Animation Artifacts &commercial animation &Layout & Design &Models &UPA 21 Nov 2012 06:56 am

Robert Lawrence Prods. – part 1

- Robert Lawrence Productions was a thriving studio in New York in the days post-UPA. Many of the animators moved from UPA, once they closed, to Robert Lawrence. Grim Natwick/Tissa David worked there (freelance), Lu Guarnier/Vince Cafarelli worked there, and consequently, Vince collected a lot of artwork from the spots he did. This post features a lot of that artwork. You’ll see how great the design and styling was at the studio, even though I don’t know what clients or sonsors they were done for. The designers certainly took off where UPA left off.

But first, let me share two in-house studio gags done at UPA.


At UPA – NY, Lu Guarnier was the only animator
who had a window. Vince Cafarelli and Pablo Ferro
were Lu’s Assistants/Inbetweeners, so they also
had the luxury of a window.


- OK, now onto Robert Lawrence. The more I look into this company’s work the more impressed I am. The quality of designers and animators on board was extraordinarily high. I have a lot of Layouts for films that are completely lost. I’m not sure what most of the images are for or what the stories of the spots was. I just have drawings, and most of them are impressive, even more so in some ways than much of the UPA work I’ve seen.

So let’s take a look.

First there is the promo art. As an introduction to the company, here are four self-promo pieces that were used as trade ads for the company.

I’ve assumed that these images were created for a print ad in some magazine or another. There are three of them; one comes in a 2-color version.





Now we get into some of the fun stuff. Here are the layouts done in a million styles, all beautifully drawn and designed. I feel like I want to say thank you to some of the artists involved. If only I knew who the artists were. The drawings and cels were all done on paper with a “Signal Corps” hole-punch. (Looks like Oxberry, but the center hole is the same diameter thickness as the square pegs.)

This is a beautiful gag told a million times,
but done perfectly in this drawing.


The inked arms in #1 are the variant. (Possibly a correction?)

A cel not opaqued but beautifully inked.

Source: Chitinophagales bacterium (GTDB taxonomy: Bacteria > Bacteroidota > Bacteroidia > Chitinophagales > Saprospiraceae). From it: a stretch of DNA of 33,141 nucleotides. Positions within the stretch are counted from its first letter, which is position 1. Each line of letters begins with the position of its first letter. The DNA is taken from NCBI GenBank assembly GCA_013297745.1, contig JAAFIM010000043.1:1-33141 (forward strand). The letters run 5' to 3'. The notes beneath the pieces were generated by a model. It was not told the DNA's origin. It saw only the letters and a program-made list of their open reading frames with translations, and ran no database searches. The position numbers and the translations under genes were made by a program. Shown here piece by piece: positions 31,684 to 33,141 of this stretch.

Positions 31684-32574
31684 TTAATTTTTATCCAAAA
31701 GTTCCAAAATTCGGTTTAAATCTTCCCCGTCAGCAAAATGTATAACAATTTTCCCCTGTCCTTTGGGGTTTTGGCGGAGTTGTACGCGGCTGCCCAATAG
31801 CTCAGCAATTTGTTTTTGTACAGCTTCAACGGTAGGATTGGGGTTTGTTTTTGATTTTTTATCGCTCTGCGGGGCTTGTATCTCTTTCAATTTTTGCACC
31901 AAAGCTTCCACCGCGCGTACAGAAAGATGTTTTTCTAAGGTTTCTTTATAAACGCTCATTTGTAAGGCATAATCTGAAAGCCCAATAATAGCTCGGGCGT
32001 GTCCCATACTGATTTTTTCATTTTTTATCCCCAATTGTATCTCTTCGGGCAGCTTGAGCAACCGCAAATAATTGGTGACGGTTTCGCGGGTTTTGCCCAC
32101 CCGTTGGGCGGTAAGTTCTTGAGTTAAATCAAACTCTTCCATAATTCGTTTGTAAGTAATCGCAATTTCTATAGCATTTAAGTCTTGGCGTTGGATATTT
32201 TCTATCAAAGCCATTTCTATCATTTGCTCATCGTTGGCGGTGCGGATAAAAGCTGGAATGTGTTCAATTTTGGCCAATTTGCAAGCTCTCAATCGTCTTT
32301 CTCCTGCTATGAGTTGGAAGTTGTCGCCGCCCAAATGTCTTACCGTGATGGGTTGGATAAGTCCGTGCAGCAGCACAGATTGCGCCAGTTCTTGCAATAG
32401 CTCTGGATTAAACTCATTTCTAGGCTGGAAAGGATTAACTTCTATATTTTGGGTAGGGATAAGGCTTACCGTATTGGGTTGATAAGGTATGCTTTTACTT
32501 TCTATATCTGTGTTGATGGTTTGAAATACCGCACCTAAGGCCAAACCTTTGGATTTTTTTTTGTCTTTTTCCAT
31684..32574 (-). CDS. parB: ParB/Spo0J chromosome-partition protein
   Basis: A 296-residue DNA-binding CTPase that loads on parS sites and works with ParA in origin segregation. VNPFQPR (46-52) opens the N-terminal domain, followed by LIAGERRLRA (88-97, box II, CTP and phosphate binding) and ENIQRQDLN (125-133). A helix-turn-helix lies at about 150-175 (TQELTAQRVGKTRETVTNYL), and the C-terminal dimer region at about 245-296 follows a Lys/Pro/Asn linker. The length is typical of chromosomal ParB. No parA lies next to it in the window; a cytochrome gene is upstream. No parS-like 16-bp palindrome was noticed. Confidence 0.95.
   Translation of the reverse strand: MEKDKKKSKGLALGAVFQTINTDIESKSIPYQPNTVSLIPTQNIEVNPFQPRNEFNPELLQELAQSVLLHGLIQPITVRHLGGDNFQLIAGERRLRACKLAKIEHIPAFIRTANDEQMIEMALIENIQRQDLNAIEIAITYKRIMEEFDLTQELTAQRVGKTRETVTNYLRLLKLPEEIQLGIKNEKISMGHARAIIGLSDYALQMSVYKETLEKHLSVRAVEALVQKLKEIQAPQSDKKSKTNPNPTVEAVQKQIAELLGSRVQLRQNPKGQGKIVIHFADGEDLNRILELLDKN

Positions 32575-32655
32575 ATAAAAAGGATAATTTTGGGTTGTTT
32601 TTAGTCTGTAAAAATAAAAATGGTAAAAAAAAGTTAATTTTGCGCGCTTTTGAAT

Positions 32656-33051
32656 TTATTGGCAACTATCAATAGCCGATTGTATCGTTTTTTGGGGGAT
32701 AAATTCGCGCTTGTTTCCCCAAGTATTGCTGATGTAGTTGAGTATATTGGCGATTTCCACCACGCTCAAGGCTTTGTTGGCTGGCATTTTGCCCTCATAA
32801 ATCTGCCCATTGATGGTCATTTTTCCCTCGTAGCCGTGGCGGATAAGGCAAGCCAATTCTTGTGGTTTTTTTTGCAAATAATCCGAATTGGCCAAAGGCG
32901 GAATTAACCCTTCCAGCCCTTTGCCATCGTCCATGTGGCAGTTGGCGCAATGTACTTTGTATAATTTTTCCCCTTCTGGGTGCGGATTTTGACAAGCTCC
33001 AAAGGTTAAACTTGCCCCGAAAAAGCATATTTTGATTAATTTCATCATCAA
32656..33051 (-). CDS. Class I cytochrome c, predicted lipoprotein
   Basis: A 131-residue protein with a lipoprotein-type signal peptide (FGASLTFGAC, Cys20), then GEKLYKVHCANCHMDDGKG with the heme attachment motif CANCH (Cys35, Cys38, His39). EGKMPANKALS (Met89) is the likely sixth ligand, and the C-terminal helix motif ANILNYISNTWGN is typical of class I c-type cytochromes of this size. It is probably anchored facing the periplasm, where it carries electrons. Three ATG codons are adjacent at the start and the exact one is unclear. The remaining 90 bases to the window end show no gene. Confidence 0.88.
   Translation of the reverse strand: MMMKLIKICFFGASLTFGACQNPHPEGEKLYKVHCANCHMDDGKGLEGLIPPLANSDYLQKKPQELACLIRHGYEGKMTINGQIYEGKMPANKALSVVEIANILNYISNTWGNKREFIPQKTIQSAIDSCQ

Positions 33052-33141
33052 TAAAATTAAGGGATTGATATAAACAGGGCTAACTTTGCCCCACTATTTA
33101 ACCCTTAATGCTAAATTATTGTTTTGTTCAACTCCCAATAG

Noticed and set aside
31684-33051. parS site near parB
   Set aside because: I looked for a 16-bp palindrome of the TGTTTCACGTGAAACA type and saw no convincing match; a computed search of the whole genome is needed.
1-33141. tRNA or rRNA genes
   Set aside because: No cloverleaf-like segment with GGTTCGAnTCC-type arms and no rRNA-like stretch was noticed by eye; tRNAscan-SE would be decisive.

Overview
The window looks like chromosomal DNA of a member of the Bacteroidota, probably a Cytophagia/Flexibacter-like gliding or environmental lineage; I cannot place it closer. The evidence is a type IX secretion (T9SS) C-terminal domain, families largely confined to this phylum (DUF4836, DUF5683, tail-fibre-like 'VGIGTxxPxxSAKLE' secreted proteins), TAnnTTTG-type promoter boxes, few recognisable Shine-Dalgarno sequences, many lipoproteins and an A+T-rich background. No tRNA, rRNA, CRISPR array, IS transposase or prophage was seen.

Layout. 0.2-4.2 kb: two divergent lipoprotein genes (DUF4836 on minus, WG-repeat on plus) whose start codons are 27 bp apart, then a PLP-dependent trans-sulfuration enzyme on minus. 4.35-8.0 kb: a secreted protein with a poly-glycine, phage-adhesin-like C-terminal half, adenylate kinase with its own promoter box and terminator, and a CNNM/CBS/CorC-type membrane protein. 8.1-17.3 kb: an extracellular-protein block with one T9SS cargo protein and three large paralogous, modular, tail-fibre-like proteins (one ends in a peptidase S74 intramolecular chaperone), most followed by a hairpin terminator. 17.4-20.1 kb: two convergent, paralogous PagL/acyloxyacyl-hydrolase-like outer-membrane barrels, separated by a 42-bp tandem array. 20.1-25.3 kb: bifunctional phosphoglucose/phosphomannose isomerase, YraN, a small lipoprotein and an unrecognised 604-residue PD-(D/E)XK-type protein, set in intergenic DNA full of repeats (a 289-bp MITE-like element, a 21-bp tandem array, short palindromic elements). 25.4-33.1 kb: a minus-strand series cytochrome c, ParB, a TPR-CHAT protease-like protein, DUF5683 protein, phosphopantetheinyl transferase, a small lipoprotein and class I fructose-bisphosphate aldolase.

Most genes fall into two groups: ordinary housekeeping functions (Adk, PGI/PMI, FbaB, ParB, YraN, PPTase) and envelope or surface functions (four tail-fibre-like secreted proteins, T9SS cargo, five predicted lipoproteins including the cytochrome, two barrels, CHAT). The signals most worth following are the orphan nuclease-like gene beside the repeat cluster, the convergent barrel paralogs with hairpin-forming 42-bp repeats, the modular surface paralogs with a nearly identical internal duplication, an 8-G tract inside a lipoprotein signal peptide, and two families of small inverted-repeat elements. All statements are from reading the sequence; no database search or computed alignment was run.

Obviously #5, 6, & 7 are the same characters in development.
It looks like #5 is probably the finished model.





This looks a bit like Howard Beckerman’s style, but I’d
probably bet against that. The characters aren’t cute enough


There’s a whole series of chef models





Then there’s a series of Cowboys.








Then there’s the farmer milking the cow. Casting problems.





How adorable is that?
for Jello.

8 Responses to “Robert Lawrence Prods. – part 1”

  1. on 21 Nov 2012 at 7:56 am 1.D.M. Yowp said …

    I suppose Gene Deitch could tell you more. He joined Robert Lawrence in March 1956 as creative supervisor, with responsibility as well for Grantray-Lawrence on the other coast.
    A neat little piece by Lawrence in an old edition of Billboard (July 1, 1957) goes into his background. He was the east coast vp for Jerry Fairbanks until he struck out on his own in 1952. He was doing industrials in addition to commercials by 1957. His Canadian studio was in operation by then.

  2. on 21 Nov 2012 at 10:26 am 2.Vik M. said …

    Wonderful piece! I’d love to know more about the Lawrence studio and its artists! What fantastic drawings! Thank you for sharing them.

  3. on 21 Nov 2012 at 10:35 am 3.Ignacio Ochoa said …

    Terrific character desings!!
    Great stuff!!


  4. on 21 Nov 2012 at 11:24 am 4.Ray K. said …

    Beautiful and accomplished work–a treat for the eyes!

  5. on 21 Nov 2012 at 2:42 pm 5.Larry Ruppel said …

    What’s incredible is how appealing so many of the character designs are – you want to see them moving or, if you’re an animator, get your hands on them and start animating!

  6. on 21 Nov 2012 at 8:35 pm 6.Andreas Deja said …

    Incredible drawings!
    Very inspiring, thank you!

  7. on 21 Nov 2012 at 10:40 pm 7.hans bacher said …

    these are masterpieces, michael. and they look drawn so effortless. I am grateful that advertising made that possible in those years. hope you have some more…thank you

  8. on 22 Nov 2012 at 4:18 pm 8.Tom Minton said …

    A nice use of grays is evident in this selection of designs, a skill that sort of fell by the wayside once broadcast television went full color a few years after these examples were presumably drawn.

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